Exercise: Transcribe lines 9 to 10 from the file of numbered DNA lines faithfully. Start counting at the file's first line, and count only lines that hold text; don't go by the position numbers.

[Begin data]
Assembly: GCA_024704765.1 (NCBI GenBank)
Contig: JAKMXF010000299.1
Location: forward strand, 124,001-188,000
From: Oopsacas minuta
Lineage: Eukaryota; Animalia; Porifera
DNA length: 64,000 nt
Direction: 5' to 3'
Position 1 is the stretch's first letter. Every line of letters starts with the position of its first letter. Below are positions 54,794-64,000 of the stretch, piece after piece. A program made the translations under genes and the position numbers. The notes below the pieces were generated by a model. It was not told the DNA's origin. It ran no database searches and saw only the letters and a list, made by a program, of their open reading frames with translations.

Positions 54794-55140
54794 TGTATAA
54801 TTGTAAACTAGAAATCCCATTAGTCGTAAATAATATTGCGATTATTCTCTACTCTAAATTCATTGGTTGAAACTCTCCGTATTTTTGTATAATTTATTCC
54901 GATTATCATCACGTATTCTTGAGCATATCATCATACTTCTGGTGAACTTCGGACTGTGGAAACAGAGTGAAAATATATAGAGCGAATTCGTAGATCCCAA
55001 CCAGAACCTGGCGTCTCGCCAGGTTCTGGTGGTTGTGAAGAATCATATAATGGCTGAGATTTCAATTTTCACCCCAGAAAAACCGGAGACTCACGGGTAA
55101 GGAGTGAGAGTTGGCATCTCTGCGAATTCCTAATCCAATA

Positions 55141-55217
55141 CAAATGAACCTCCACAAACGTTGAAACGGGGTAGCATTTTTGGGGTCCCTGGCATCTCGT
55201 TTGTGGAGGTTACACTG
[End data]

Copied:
Positions 54794-55140
54794 TGTATAA